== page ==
Four graphs linking Covid-19 deaths and the housing crisis in the UK (Inside Housing, 29 May 2020)

  • The housing pandemic: four graphs showing the link between COVID-19 deaths and the housing crisis

  • By Nathaniel Barker. Published in Inside Housing on 29 May 2020

  • Summary:

    • The four graphics are:

      • COVID-19 death rates versus housing overcrowding

      • COVID-19 death rates versus prevalence of HMOs (Houses in multiple occupations)

      • COVID-19 death rates versus homelessness

      • COVID-19 death rates versus social housing shortage

    • From the text of the article:

      • "Live in poor-quality, cramped, unsuitable accommodation and you are more likely to suffer from a wide range of illnesses, such as cancer and respiratory and cardiovascular diseases.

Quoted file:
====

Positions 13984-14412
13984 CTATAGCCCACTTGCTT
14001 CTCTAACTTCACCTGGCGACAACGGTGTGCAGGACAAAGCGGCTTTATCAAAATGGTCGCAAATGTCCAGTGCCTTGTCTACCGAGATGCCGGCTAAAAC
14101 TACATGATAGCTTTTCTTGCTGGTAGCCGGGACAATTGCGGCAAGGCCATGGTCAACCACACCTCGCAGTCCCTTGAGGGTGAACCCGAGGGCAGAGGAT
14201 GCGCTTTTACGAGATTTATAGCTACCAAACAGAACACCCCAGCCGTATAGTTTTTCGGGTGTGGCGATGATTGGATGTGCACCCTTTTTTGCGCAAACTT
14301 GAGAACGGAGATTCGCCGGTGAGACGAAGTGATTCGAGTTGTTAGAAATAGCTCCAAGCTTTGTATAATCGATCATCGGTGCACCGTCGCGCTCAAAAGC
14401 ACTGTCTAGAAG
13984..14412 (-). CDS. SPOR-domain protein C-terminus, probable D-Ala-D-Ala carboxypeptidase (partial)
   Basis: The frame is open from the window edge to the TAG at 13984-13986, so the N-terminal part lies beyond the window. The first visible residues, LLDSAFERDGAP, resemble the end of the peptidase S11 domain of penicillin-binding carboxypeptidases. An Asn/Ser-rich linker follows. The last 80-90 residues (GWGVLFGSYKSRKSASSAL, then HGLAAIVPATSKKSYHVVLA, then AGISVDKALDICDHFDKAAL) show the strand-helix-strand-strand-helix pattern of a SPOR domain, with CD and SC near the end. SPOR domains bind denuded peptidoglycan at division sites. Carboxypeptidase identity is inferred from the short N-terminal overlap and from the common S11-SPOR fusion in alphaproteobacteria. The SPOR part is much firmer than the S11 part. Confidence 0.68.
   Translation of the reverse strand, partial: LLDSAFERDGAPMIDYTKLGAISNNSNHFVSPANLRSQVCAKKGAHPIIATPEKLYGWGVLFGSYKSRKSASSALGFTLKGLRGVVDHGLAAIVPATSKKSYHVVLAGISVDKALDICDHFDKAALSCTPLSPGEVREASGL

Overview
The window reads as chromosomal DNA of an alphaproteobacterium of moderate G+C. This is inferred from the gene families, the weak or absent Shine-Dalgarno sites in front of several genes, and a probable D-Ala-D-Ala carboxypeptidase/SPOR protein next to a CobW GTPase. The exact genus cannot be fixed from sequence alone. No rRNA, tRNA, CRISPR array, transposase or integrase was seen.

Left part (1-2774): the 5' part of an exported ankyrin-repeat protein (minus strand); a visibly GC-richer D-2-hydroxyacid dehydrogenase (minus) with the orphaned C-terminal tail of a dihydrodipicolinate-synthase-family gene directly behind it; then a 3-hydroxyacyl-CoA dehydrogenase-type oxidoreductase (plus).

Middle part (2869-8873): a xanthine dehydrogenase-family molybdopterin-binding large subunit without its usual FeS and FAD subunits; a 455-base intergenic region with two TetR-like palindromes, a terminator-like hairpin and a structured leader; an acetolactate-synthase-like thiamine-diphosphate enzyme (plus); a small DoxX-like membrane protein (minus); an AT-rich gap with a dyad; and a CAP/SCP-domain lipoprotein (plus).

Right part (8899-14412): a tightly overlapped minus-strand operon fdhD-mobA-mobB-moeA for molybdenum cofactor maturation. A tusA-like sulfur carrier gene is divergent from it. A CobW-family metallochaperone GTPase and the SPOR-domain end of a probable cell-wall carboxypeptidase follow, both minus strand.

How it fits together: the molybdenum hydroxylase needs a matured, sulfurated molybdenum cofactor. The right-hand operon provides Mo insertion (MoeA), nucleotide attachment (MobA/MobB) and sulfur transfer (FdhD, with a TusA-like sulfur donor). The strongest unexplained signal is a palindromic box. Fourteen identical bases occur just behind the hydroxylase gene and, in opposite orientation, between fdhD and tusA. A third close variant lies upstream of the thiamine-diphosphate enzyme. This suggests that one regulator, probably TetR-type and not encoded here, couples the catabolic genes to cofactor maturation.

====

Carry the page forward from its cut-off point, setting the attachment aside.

• In 2015, the Building Research Establishment estimated that poor housing costs the NHS at least £1.4bn a year. Yet, despite the growing body of evidence, the disconnect between housing policy and health policy remains steadfast.

      • Now, the coronavirus pandemic – described by prime minister Boris Johnson as “the worst public health crisis for a generation” – has thrown the problems into sharp relief. With more than 37,000 people having lost their lives to COVID-19, the UK has the highest number of deaths in Europe and second-most globally.

      • While a myriad of factors have contributed to the high number of deaths, housing conditions are likely to have played a key part. At the start of the month, the Office for National Statistics (ONS) released shocking figures showing that poorer areas of the country have significantly higher coronavirus mortality rates."

  • Regulatory levels: local, national (England, Wales, Scotland, Northern Ireland; UK), EU

  • Keywords: coronavirus, Covid-19, UK, housing conditions, public health, data

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